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Good spatial rendition requires that listeners sit on the centerline. Audio is a mature technology. By the early s, at the legendary Bell Laboratories, they had thought of just about everything, including multichannel stereo. The implementation keeps improving to this day, but conceptually there is very little, perhaps nothing, really new.
That I could experience only in the concert hall and not very often at that. Wide-eyed reviewers who are over and over again thunderstruck by the sound of the latest magic cable or circuit tweak are delusional. The principal determinants of sound quality in a recording produced in the last 60 years or so are the recording venue and the microphones, not the downstream technology.
The melancholy truth is that a new amplifier will not change your audio life. It may, or may not, effect a very small improvement usually not unless your old amplifier was badly designedbut the basic sound of your system will remain the same. Only a better loudspeaker can change that.
My best guess as to why the loudspeaker-comes-first principle has not prevailed in the audiophile world is that a new pair of loudspeakers tends to present a problem in interior decoration.
Swapping amplifiers is so much simpler, not to mention spouse-friendlier, and the initial level of anticipation is just as high, before the eventual letdown or denial thereof.
The transmission of electrical signals through a wire is governed by resistance, inductance, and capacitance R, L, and C. At radio frequencies the geometry of the cable begins to have certain effects. An audio signal has no idea whether it is passing through expensive or inexpensive RLC.
It retains its purity or impurity regardless. And what about the wiring inside your loudspeakers, inside your amplifiers, inside your other components? What about the miles of AC wiring from the power station to your house and inside your walls?
Only the six-foot length of the thousand-dollar power cord counts? The lack of common sense in the high-end audio market drives me to despair.
Loudspeakers are a different story. No two of them sound exactly alike, nor will they ever. All, or at least nearly all, of the conflicting claims have some validity. The trouble is that most designers have an obsessive agenda about one particular design requirement, which they then inflate above all others, marginalizing the latter.
Very few designers focus on the forest rather than the trees. The best designer is inevitably the one who has no agenda, meaning that he does not care which engineering approach works best as long as it really does.
And the design process does not stop with the anechoic optimization of the speaker. Imagine a theoretically perfect loudspeaker that has an anechoic response like a point source, producing exactly the same spherical wave front at equal levels at all frequencies. They would only be a good start, requiring further engineering.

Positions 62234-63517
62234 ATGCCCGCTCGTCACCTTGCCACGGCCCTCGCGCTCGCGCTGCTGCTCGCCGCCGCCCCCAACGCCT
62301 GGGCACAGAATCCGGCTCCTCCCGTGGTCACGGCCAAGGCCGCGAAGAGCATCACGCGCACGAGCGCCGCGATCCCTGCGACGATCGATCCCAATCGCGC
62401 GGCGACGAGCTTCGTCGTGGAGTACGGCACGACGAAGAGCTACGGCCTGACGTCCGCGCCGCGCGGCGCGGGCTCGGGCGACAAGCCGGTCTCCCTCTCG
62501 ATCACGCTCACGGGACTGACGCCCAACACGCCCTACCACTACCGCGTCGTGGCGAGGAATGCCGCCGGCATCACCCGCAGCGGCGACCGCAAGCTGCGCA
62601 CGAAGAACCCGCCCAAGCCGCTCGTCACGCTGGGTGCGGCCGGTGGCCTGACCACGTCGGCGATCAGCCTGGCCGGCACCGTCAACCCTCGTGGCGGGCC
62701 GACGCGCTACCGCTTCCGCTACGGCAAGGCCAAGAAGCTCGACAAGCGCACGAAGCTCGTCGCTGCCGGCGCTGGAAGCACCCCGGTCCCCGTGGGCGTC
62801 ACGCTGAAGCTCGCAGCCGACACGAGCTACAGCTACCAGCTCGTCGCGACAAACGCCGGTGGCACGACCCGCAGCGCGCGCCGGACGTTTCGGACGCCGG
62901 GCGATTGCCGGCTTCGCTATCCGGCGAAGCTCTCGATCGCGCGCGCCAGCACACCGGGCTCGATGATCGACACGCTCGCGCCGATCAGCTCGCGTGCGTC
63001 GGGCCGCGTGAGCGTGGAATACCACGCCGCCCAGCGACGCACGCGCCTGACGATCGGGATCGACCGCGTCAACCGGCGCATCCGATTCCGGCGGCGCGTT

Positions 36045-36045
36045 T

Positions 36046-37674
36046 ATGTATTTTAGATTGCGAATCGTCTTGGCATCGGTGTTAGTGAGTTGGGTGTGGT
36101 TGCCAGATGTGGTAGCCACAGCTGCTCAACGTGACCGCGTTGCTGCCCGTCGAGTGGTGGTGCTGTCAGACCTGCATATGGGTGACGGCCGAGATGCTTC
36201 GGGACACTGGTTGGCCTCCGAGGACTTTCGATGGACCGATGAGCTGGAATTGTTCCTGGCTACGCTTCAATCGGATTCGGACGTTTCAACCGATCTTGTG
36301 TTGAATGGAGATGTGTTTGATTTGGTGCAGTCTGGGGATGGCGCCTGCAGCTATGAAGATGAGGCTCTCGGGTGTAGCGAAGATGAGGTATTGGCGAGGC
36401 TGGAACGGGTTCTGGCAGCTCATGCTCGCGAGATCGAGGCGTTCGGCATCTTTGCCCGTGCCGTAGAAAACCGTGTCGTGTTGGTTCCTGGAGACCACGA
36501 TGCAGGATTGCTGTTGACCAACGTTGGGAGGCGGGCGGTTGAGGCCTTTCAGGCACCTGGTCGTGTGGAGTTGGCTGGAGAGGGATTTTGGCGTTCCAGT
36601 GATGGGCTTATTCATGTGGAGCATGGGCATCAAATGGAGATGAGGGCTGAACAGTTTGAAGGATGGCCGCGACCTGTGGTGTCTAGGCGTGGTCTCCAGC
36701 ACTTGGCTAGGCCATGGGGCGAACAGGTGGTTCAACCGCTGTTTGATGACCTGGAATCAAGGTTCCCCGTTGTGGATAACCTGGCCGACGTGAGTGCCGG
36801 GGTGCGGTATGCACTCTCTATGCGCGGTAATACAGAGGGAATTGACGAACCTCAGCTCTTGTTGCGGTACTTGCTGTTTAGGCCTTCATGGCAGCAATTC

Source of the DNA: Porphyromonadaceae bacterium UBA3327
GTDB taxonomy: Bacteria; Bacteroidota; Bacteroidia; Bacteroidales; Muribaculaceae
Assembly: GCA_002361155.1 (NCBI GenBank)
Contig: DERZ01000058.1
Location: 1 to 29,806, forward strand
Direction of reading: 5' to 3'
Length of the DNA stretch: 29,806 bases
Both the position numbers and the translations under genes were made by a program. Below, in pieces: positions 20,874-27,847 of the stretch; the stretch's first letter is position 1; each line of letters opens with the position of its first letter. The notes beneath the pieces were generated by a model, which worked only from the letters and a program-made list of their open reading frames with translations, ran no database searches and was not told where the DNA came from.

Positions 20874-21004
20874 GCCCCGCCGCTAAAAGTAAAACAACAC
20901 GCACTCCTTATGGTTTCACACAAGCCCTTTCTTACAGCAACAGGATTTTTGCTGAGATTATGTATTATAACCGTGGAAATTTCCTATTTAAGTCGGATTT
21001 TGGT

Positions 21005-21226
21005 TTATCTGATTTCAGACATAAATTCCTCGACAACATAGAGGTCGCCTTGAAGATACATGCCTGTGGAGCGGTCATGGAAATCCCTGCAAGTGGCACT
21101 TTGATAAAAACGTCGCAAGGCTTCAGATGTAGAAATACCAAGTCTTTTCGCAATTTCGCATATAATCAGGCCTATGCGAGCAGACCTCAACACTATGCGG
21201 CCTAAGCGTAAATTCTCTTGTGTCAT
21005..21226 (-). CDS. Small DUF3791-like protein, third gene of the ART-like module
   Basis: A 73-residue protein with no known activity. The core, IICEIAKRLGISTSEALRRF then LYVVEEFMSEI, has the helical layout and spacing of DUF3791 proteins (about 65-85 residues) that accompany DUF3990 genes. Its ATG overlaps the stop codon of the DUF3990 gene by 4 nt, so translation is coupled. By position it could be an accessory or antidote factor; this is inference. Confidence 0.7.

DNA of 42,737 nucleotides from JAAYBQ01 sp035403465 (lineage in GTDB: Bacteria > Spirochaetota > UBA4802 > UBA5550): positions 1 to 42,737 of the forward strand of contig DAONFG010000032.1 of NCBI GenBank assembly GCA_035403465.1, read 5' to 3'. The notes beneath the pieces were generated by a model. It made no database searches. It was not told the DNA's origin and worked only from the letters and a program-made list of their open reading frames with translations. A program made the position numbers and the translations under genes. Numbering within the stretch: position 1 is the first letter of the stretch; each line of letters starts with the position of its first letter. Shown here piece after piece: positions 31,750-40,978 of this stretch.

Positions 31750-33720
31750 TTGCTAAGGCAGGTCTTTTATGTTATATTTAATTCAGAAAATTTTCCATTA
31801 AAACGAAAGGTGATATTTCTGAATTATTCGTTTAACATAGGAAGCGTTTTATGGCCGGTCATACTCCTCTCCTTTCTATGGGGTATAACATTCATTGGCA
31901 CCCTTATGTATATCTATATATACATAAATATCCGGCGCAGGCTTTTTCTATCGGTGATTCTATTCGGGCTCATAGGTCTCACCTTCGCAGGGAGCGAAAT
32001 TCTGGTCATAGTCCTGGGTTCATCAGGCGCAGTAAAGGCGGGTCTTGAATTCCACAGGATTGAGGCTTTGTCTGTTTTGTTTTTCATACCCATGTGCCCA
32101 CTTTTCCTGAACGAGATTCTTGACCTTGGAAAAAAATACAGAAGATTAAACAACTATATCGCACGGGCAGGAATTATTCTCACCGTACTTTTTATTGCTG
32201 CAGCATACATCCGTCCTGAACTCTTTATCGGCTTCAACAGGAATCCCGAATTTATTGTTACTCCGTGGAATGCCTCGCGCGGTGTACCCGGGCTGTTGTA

Loudspeakers are the only sector of audio where significant improvements are still possible and can be expected.
I suspect that 1 further refinements of radiation pattern will result in the largest sonic benefits and 2 powered loudspeakers with electronic crossovers will end up being preferred to passive-crossover designs.Johannes Brahms (German: [joˈhanəs ˈbʁaːms]; 7 May – 3 April ) was a German composer and pianist of the Romantic timberdesignmag.com in Hamburg into a Lutheran family, Brahms spent much of his professional life in Vienna, timberdesignmag.com reputation and status as a composer are such that he is sometimes grouped with Johann Sebastian Bach and Ludwig van Beethoven as one of the "Three Bs" .
Johannes Brahms (German: [joˈhanəs ˈbʁaːms]; 7 May – 3 April ) was a German composer and pianist of the Romantic timberdesignmag.com in Hamburg into a Lutheran family, Brahms spent much of his professional life in Vienna, timberdesignmag.com reputation and status as a composer are such that he is sometimes grouped with Johann Sebastian Bach and Ludwig van Beethoven as one of the "Three Bs" .
Chamber music is a form of classical music that is composed for a small group of instruments—traditionally a group that could fit in a palace chamber or a large room. Most broadly, it includes any art music that is performed by a small number of performers, with one performer to a part (in contrast to orchestral music, in which each string part is played by a number of performers).
Return to timberdesignmag.com Audio/Video Section. The Audio Critic Home Page. The Audio Critic's Web 'Zine. Read some articles from The Audio Critic Magazine. Audio Legacy What I have learned after six decades in audio (call it my journalistic legacy): Audio is a mature technology.
Its origins go back to Alexander Graham Bell and Thomas Alva Edison in the s. JOSEPH ACHRON (born in Lozdzieje, Poland, now Lasdjaj, Lithuania; died in Hollywood, USA) Hebrew Melody (). The nigunim, which are personal, improvised tunes, were passed on by the Jews from generation to generation through the centuries.